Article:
person holding a candle at a vigil in Victoria Park, Hong Kong, commemorating the anniversary of the Tiananmen Square crackdown

woman and girl holding candles at a vigil in Victoria Park, Hong Kong, commemorating the anniversary of the Tiananmen Square crackdown

vigil in Victoria Park, Hong Kong, commemorating the anniversary of the Tiananmen Square crackdown

2016 vigil in Victoria Park, Hong Kong, commemorating the anniversary of the Tiananmen Square crackdown

vigil in Victoria Park, Hong Kong, commemorating the anniversary of the Tiananmen Square crackdown

young woman holding a candle at the vigil in Victoria Park, Hong Kong, commemorating the anniversary of the Tiananmen Square crackdown

vigil in Victoria Park, Hong Kong, commemorating the anniversary of the Tiananmen Square crackdown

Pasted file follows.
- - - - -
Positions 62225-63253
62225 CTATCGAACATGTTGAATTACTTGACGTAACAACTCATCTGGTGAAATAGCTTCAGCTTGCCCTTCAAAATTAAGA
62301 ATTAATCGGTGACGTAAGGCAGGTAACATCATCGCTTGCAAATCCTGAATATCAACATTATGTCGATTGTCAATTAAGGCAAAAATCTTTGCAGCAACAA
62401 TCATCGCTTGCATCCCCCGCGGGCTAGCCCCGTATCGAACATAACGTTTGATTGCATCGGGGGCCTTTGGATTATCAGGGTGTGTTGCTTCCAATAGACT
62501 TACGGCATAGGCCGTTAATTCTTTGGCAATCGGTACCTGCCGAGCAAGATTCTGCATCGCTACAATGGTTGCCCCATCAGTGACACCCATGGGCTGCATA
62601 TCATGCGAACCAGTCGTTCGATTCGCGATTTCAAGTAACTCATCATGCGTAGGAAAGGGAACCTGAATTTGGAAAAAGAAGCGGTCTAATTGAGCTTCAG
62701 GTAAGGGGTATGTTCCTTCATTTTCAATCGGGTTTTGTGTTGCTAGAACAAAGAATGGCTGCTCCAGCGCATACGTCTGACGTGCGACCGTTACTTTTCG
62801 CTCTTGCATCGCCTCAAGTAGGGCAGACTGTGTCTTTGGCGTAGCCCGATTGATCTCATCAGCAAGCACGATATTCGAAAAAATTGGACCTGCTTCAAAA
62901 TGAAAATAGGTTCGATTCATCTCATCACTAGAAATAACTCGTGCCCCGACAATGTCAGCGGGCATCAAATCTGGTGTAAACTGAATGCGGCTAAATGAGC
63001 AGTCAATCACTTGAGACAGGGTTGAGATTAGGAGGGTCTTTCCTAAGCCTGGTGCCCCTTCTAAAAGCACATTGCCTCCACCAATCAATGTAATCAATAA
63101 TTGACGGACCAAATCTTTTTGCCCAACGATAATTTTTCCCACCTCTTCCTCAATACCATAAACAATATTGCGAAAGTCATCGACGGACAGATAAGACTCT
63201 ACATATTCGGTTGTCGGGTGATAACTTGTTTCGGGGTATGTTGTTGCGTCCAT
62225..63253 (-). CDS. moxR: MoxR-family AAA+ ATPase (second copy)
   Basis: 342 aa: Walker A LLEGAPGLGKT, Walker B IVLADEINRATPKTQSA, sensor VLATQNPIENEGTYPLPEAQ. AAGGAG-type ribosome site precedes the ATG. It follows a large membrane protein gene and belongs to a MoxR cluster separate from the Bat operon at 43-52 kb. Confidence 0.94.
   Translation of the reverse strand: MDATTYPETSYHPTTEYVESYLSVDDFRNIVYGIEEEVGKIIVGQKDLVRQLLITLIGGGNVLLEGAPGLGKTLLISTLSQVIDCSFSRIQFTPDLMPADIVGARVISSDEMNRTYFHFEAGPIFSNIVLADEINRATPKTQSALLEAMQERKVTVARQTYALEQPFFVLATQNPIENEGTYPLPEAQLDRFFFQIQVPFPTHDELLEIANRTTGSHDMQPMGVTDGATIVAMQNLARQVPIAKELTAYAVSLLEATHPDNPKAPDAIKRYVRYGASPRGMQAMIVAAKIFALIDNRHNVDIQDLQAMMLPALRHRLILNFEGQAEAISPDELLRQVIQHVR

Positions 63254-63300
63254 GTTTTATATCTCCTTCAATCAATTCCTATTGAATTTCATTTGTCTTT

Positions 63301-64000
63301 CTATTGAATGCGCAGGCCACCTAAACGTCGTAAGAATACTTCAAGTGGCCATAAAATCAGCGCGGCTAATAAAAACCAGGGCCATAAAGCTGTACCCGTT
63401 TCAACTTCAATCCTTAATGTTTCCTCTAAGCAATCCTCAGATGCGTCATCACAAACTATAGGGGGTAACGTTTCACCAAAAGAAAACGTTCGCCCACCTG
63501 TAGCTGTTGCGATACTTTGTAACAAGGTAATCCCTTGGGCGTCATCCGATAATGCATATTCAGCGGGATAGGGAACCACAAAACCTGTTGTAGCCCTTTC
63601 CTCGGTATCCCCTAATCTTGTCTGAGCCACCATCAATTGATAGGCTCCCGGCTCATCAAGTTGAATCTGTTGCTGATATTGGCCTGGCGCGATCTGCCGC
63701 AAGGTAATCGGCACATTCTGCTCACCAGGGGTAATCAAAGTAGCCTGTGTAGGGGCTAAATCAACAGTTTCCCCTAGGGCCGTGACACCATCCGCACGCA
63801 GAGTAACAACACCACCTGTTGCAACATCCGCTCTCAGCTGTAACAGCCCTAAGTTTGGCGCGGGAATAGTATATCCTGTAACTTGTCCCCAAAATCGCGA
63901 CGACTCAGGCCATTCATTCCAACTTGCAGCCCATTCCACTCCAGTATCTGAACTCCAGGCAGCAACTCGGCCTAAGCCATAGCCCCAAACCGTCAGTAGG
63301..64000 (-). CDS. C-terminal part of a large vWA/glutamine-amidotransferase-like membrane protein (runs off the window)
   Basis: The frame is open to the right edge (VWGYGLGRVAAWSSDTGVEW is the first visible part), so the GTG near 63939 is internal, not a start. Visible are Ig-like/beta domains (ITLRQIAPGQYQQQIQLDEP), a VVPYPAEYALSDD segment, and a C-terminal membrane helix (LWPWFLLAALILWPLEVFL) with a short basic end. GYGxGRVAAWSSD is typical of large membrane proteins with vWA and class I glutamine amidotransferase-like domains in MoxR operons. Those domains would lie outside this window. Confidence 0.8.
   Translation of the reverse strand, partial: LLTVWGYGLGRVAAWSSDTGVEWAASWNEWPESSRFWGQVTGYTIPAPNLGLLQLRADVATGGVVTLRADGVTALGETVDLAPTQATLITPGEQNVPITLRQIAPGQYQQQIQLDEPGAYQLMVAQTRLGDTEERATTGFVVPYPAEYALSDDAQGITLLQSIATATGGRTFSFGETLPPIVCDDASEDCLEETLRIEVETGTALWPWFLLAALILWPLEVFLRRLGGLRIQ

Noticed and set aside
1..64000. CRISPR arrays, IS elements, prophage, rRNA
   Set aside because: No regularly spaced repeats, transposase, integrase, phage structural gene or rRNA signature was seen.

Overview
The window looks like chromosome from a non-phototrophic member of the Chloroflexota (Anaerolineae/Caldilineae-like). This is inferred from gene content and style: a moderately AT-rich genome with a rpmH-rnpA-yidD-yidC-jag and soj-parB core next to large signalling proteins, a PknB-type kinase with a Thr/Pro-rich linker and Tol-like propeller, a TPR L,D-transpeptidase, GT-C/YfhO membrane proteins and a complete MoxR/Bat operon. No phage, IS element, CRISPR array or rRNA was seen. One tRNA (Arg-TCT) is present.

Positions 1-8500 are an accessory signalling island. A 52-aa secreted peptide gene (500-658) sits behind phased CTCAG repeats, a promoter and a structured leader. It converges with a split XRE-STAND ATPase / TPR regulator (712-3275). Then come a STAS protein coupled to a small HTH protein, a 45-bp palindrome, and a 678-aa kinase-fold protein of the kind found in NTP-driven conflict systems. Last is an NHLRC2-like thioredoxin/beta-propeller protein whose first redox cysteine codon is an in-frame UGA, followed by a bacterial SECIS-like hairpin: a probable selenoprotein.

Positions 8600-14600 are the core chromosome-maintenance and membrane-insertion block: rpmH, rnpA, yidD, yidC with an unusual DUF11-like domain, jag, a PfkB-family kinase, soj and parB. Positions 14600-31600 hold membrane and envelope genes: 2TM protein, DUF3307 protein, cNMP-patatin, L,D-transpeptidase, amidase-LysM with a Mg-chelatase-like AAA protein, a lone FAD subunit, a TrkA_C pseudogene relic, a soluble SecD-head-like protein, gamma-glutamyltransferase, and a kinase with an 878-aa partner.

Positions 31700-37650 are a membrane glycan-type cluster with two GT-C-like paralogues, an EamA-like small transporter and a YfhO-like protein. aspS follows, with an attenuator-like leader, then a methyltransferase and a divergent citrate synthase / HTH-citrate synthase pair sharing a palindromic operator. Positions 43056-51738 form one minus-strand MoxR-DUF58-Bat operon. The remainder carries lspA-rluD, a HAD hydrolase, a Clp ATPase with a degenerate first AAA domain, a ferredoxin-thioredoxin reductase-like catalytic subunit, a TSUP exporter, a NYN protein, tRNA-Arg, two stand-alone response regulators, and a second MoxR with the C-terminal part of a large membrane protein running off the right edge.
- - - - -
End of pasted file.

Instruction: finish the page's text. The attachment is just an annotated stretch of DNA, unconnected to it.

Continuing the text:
hand holding a candle at the vigil in Victoria Park, Hong Kong, commemorating the anniversary of the Tiananmen Square crackdown

vigil in Victoria Park, Hong Kong, commemorating the anniversary of the Tiananmen Square crackdown

vigil in Victoria Park, Hong Kong, commemorating the anniversary of the Tiananmen Square crackdown

vigil in Victoria Park, Hong Kong, commemorating the anniversary of the Tiananmen Square crackdown

vigil in Victoria Park, Hong Kong, commemorating the anniversary of the Tiananmen Square crackdown

vigil in Victoria Park, Hong Kong, commemorating the anniversary of the Tiananmen Square crackdown

vigil in Victoria Park, Hong Kong, commemorating the anniversary of the Tiananmen Square crackdown

vigil in Victoria Park, Hong Kong, commemorating the anniversary of the Tiananmen Square crackdown

"Vindicate June 4th" sign at the vigil in Victoria Park, Hong Kong, commemorating the anniversary of the Tiananmen Square crackdown